I knew though that I had to do things a little differently. Working from a set list doesn’t work for me, and so my list has to be fluid. That’s why I’m starting with a list of books that I might read, to give me ideas; but my focus is on building a list of classics that I have read and want to celebrate. I may lose books that don’t work for me; and I may add books that I forgot or books that I discover along the way.

I hope that isn’t stretching the rules too much.

My list is here.

I’ve been reading classics almost as long as I’ve been reading grown-up books. I started with the Brontes and Jane Austen; then I discovered Edith Wharton; I picked up a Virago Modern Classic in the library and it was the start of a wonderful voyage of discovery; Virago led me to Persephone and to other interesting presses; Honno and Victorian Secrets are particular favourites now; and I’ve leaned to always pick up old books with interesting titles and intriguing author names.

I am very aware that there are authors I’ve been wary of and really want to understand better. The names in my mind are Virginia Woolf and Dorothy Richardson.

There are also authors I want to revisit; some because it’s a long time since I read them and their books have faded a little in my memory; and some because I think I will see them differently with a little more accumulated age and experience.

And the more I read, the more I discover that I want to read. There are intriguing titles by women being reissues, there are fine women writers who are still out of print, and I know that there are others still to be found.

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I’ve made another list of books for next year. They may not be books that I’m saying should be part of the canon; but I believe that they are books that have stood the test of time and speak well for their times and for women’s history.

  • The Story of Lily Dawson by Catherine Crowe (1847)
  • The Semi-attached Couple and the Semi-detached House by Emily Eden (1859)
  • The Village on the Cliff by Anne Thackeray Ritchie (1867)
  • A Struggle for Fame by Charlotte Riddell (1883)
  • The Three Miss Kings by Ada Cambridge (1891)
  • Grania by Emily Lawless (1892)
  • A Superfluous Woman by Emma Brooke (1894)
  • Marcella by Mrs Humphrey Ward (1894)
  • Crossriggs by Jane and Mary Findlater (1908)
  • A Pin to See the Peepshow by F Tennyson Jesse (1923)
  • The Battle to the Weak by Hilda Vaughan (1925)
  • William by E H Young (1925)
  • The Knight of Cheerful Countenance by Molly Keane (1926)
  • The Happy Tree by Rosalind Murray (1926)
  • Broome Stages by Clemence Dane (1931)
  • Saraband by Eliot Bliss (1931)
  • Peking Picnic by Ann Bridge (1932)
  • Hostages to Fortune by Elizabeth Cambridge (1933)
  • Dew on the Grass by Eilunned Lewis (1934)
  • The Phoenix’s Nest by Elizabeth Jenkins (1936)
  • Pray for the Wanderer by Kate O’Brien (1938)
  • The Uninvited by Dorothy Macardle (1941)
  • Cluny Brown by Margery Sharp (1944)
  • My Bird Sings by Oriel Malet (1946)
  • The Bull Calves by Naomi Mitchison (1947)
  • The Gentlewoman by Laura Talbot (1952)
  • Who Was Changed and Who Was Dead by Barbara Comyns (1954)
  • Ask Me No More by Pamela Frankau (1958)
  • Daddy’s Gone A-Hunting by Penelope Mortimer (1958)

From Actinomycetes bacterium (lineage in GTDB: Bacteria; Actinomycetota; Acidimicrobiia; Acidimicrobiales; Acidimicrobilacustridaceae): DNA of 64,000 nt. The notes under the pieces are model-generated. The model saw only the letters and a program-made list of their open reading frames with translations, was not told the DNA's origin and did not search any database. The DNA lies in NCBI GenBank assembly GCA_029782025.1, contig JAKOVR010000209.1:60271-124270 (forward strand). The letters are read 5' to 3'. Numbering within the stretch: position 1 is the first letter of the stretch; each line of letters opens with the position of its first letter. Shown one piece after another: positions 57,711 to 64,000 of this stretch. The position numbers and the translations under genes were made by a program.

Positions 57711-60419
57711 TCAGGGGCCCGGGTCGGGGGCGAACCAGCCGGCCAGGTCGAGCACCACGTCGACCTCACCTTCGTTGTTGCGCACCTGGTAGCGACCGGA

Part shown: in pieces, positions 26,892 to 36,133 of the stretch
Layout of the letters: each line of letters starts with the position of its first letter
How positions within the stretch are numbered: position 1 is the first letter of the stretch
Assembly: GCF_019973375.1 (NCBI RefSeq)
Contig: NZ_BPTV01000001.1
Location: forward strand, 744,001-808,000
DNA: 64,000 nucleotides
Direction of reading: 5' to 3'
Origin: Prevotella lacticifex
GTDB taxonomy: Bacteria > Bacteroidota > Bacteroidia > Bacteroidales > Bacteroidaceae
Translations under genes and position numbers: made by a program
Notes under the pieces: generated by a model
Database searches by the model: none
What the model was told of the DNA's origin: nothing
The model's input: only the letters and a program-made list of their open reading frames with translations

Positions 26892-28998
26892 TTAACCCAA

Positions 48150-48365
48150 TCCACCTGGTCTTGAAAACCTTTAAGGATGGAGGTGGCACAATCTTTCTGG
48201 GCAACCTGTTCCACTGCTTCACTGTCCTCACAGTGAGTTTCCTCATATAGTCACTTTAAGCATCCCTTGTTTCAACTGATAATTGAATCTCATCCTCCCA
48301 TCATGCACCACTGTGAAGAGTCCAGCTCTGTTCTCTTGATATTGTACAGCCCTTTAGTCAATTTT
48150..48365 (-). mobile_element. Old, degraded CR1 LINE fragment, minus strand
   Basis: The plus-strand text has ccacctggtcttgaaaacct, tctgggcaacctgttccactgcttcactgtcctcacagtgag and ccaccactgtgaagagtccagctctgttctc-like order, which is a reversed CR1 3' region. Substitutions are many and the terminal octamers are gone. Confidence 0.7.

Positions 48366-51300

It’s not a set reading list, but a list to remind me how many interesting possibilities there are. They are all either on my shelves or within easy reach.

Walking through the history of women’s writing ….

10% Report: 100 Years of Books

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I’m so pleased that I picked up my 100 Years of Books project and began again; and that I brought it with me when I moved to this new home on the internet.

I’ve added read and written about ten more books that filled up ten more years since my last update; and so I need to stop and consider how things are going, and present those ten books.

Now that I’m half way through this project, most of the easy years have been filled, but I’m enjoying focusing on particular years that need a book, and digging up books to fit difficult years.

The 19th century years are trickier to full than the 20th century years, but I’m discovering that’s no bad thing. It’s leading me to more works in translation, and to more obscure but very interesting authors. And it’s throwing up some lovely juxtapositions – like Anna Karenina sitting next to a young American telegraph operator ….

I’m pleased that the majority of my latest ten books are from the 19th century; and that I still have a nice selection of books I can read to fill in some of the gaps around them.

I’m beginning to think that I really can do this, and that I won’t have to read any ‘duty books’ along the way.

And that the way to enjoy the project is to take my time; to focus on it when I want to and to put it to one side when I want to read other things.

And so to my latest ten books – here they are:

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1856 – The Sad Fortunes of the Reverend Amos Barton by George Eliot

I loved the voice of the author from the start; she was an omniscient narrator, talking to her reader and wandering wherever she chose to illuminate the people, the places, the events, that she was choosing to share. It reminded me a little of Trollope, but her voice was distinctive and it was full of warmth and intelligence, and her love of writing and everything she wrote about shone.

1864 – Henry Dunbar by Mary Elizabeth Brandon

Two men set off to welcome Henry Dunbar. One who was sent by the bank and one who was determined to call him to account for the downward spiral that his life had taken.

Only one of those two men would meet Henry Dunbar.

Only one of the three would return to London; much later than he had been expected, and not quite freed from his entanglement in a criminal investigation that had baffled police.

1869 – Letters from my Windmill by Alphonse Daudet